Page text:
TBN Ranch has been writing and sharing articles about chicken keeping for 7 years now. Oddly enough my most read article on this blog has absolutely nothing to do with chickens! Not exactly something I want to brag about, nevertheless…. it is kinda funny if you think about it.
Guess you never really know what people will find interesting. Want to know the worst of it? I didn’t even write the article… just did the research!
Well, here it is… # 1 most read post. lol
Donkey, Ass, Burro, Mule, What They all Mean
The mule is a cross between a male donkey [jack] and a female horse [mare].
The hinny is also called a mule, but is crossed between a male horse [stallion] and a female donkey [jenny, or jennet]… Continue Reading
But Wait There’s More Bad News…
The second most popular post, Thinking About Becoming a Dog Groomer obviously isn’t about chickens either! At least I wrote this article, but still! Really? ha ha.
Meet Cookie, she is a 2 year old Buff Silkie Bantam… and our little mother hen. She is the one girl I can count on to set on fertile eggs and NEVER give up until they hatch. Don’t let her size fool you, she runs the coop, the flock knows better than to mess with her, the eggs, or her chicks. She weighs only about 1.5 pounds, and has chosen her one and only friend to be Piper, a 8.5 pound Standard Cochin.
I’ve mentioned in the past that it’s a good idea to have your flock members all about the same size and weight to minimize bickering. It’s not a rule, only a precaution. You just never know if the pecking order ritual is going to be a peaceful one, or a war zone. In this case, we have a peaceful friendship… but not without rank.
Cookie was the only survivor of five mail order chicks in 2016. I didn’t want her in the brooder all alone so I went to every local feed store in hopes of finding baby chicks to put in with her. No luck finding chicks 2-3 days old, all I could find were week old Standard Cochins. Here we go with size again… these chicks were way too big. Having zero choice, I took a chance the twice her size Cochins wouldn’t pick on this frail little Silkie. They didn’t, just the usual drama. When night came and the cold set in, they all huddled together and all was forgotten. Whew!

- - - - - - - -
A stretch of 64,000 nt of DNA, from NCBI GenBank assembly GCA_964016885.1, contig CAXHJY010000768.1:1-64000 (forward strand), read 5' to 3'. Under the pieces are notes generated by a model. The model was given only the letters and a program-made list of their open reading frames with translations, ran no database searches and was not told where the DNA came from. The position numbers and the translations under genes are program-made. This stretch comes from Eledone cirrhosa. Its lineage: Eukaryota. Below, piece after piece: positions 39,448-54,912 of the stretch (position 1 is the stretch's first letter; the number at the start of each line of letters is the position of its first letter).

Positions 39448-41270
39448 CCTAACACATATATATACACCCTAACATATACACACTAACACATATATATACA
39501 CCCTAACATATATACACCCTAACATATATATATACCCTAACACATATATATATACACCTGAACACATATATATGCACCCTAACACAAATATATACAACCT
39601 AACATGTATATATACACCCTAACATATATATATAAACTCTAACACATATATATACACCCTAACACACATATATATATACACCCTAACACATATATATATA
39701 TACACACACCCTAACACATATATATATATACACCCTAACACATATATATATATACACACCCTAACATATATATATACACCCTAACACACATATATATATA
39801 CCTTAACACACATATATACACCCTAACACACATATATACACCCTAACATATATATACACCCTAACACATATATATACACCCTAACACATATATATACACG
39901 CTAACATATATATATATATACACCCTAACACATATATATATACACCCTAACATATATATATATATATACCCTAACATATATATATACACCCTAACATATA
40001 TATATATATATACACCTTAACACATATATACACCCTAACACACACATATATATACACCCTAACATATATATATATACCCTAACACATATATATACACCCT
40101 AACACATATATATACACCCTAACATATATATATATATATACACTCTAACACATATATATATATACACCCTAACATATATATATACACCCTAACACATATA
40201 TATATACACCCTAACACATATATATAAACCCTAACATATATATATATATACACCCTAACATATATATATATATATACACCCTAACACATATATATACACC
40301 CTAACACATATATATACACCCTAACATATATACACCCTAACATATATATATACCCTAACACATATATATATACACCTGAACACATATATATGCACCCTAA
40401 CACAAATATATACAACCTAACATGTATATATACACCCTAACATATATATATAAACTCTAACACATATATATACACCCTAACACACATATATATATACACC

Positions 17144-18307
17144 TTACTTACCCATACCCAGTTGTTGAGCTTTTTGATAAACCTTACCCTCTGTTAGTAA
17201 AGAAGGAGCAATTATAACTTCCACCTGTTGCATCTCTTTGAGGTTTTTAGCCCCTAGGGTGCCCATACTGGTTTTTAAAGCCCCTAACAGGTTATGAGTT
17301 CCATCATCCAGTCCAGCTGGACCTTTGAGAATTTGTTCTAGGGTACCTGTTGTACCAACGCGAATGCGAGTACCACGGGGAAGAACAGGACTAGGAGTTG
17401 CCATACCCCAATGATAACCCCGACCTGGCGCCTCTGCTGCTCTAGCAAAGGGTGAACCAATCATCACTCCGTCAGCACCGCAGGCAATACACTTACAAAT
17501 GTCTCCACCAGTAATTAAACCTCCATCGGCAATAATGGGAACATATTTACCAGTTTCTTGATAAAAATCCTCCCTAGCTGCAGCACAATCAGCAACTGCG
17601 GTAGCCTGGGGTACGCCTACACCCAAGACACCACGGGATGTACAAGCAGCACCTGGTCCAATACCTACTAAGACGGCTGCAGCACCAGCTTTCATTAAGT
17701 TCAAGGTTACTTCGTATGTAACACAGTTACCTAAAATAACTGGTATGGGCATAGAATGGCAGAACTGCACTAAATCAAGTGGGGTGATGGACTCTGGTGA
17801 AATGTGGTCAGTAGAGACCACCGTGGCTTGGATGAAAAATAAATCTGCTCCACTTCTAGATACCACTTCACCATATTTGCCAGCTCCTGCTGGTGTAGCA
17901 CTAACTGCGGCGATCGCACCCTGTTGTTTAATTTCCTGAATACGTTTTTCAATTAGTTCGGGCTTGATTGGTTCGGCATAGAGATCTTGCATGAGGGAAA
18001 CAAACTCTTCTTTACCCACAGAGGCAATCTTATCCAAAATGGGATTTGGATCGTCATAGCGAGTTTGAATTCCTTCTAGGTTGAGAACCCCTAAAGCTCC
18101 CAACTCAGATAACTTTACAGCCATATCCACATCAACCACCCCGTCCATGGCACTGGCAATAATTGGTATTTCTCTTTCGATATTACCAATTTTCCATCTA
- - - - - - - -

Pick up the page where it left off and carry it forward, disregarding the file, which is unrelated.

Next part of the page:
I sold all the Cochins when they reached 4 months old, except Piper. I guess Cookie never forget that without Piper, she may not have survived.
The Gentle Giants | TBN Ranch
Cochin chickens are known for their soft feathers and fluffy robust appearance. They have a round body, long silky plumage, feathered feet, and a single comb. They lay a fair number of brown or tinted small to medium eggs. You can expect approximately 2 eggs per week.
This breed may not be a prolific layer, but are still quite worthy for their broody tendencies, and their stunning appearance of course! They’re often used to hatch fertile eggs from other birds, however, don’t be in a big hurry, the Cochin is very slow to mature.
If your looking for a docile, peaceful, friendly, and easily handled breed, this buxom beauty is for you.
I find Cochins don’t fancy scratching around in the dirt as much as most other breeds. They are also not a fan of high perches. They prefer free roam, but confine quite well.
They’re considered a heavy breed weighing in at about 11 lbs for roosters, and 8 to 8.5 lbs. for hens.
Bantams: A hen will be just under 2 lbs. and the rooster, about 2 lbs.
The Cochin chicken breed arrived on the shores of Britain and America from the port of Shanghai, China in the mid 1800s. This fancy breed has a wide variety of colorful outfits, in buff, white, black, blue, partridge and cuckoo.